Psychosocial counselor offers field guide for families, children coping with serious illness
November 15, 2018 | By Louise D. Walsh | email@example.com
Using her decades of experiences with very sick children and their families, author and psychosocial counselor Joanna Breyer brought her comprehensive field guide for helping families cope to a National Press Club Headliners Book Event on Tuesday.
Club Vice President Alison Fitzgerald Kodjak, an NPR News health policy and economics correspondent, introduced Breyer and noted how much guidance exists “when you’re expecting a child but where does a parent turn for self-help when their biggest nightmare turns true?”
Kodjak struck a personal note in her introduction, saying that Breyer’s daughter is a childhood friend and that Alison herself faced health challenges in her teens.
“When Your Child is Sick: A Guide to Navigating the Practical and Emotional Challenges of Caring for a Child Who is Very Ill,” offers parents ways to find some control and cope with the impossible. Why did she write it? “I wanted to honor the parents I worked with and pass on to future parents what I learned.” Breyer recontacted many families while writing her book.
An unexpected book event star was Ned, an animal puppet, who she said broke through to children when adults could not. Breyer learned how to employ Ned when kids would refuse to take medicine or communicate with others. She learned this technique from her supervisor who worked with a puppeteer who engaged children who had bone marrow cancer. “I watched her,” Breyer said, and then she incorporated Ned into her own work. She showed the Club audience how Ned might talk with a resistant child.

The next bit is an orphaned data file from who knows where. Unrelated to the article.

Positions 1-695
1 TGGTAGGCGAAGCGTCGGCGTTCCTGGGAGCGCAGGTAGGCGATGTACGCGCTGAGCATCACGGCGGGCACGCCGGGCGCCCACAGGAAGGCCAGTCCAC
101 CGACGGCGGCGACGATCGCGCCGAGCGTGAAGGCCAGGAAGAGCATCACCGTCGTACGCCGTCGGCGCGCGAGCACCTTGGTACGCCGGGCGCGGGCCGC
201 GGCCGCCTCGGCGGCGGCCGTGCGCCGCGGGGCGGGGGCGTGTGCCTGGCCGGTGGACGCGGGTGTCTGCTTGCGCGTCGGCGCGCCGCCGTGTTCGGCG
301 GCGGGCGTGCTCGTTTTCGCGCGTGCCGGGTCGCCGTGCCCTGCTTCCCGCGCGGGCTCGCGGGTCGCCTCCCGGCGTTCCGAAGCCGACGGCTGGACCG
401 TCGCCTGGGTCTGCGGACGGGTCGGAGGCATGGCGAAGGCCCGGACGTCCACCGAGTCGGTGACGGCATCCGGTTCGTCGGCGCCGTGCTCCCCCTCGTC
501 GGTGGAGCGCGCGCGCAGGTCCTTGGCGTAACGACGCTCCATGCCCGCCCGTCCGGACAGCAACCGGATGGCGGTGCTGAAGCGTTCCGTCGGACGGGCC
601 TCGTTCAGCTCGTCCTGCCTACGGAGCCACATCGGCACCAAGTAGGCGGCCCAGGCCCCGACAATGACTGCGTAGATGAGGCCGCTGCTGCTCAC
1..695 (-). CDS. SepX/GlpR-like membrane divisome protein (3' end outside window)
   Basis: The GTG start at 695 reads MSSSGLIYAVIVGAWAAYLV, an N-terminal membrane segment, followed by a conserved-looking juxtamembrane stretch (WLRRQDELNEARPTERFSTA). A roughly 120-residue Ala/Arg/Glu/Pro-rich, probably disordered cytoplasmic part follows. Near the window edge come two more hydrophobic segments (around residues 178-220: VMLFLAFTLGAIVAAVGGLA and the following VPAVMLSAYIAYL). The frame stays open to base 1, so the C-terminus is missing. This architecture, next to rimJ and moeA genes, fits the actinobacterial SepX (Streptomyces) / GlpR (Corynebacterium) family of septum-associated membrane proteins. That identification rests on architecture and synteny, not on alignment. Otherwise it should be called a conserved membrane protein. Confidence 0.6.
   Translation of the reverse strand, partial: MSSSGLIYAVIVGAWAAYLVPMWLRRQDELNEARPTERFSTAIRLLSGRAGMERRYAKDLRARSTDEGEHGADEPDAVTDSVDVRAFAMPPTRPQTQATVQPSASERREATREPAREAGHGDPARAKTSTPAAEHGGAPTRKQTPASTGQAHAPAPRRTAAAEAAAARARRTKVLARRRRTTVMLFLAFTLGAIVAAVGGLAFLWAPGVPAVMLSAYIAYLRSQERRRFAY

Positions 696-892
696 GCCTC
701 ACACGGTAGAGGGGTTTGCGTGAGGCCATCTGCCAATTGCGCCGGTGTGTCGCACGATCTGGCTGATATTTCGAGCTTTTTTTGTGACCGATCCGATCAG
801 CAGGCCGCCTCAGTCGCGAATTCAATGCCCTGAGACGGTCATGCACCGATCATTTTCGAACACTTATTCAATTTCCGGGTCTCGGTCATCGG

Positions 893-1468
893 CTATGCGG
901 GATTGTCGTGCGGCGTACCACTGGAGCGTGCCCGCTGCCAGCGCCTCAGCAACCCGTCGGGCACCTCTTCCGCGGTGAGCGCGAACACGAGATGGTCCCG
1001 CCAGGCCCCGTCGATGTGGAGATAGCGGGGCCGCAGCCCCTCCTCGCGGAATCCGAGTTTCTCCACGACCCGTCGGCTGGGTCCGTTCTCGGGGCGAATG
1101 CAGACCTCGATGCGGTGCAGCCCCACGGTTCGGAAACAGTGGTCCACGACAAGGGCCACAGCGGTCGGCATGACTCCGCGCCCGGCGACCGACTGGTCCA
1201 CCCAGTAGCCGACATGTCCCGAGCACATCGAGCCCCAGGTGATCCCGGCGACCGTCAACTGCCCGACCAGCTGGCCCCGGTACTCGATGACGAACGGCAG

As for child survivors, Breyer said that conditions vary. It’s often good, but there’s a cohort who don’t do well. “Some survivors with late side effects had a perspective on their situation. They were resilient.” Asked if resilience was about personality or something in the environment, Brewer said it is a difficult quality to characterize in a child: “Maybe it’s a sense of humor, a sense of perspective, a sunny disposition. To some extent it’s the amount of resources and external support.”
One child particularly resistant to treatment eventually became accepting and the tenacity that made her such a major resister helped her to get to college despite disabilities she got from her treatment. She now works with other cancer patients, and Breyer has kept in touch with her through the years.
She is particularly pleased with reactions to her book from pediatricians. “Several are enormously enthusiastic about what they can do” to help these families. Breyer emphasized three points to aid children with serious illness: 1) clear communication so they understand the procedure and why they must do it; 2) an understanding that doctors, nurses and the world around them are people who care; and 3) a surrounding network of support exists for them.
So many online resources exist for parents, she said. Organizations like the Leukemia & Lymphoma Society, the American Brain Tumor Society, and camps people can go to for support. Others provide emergency relief like one that paid for Kodjak’s parents gas so they could take her to doctor’s appointments.
Educated at Oxford and Harvard with a doctoral degree in psychology, Breyer worked with children with cancer and their families for more than 25 years at Dana-Farber/Boston Children's Cancer and Blood Disorders Center. She also worked in the David B. Perini Quality of Life Clinic for survivors of childhood cancer for more than 10 years. Her spouse is Supreme Court Associate Justice Stephen Breyer.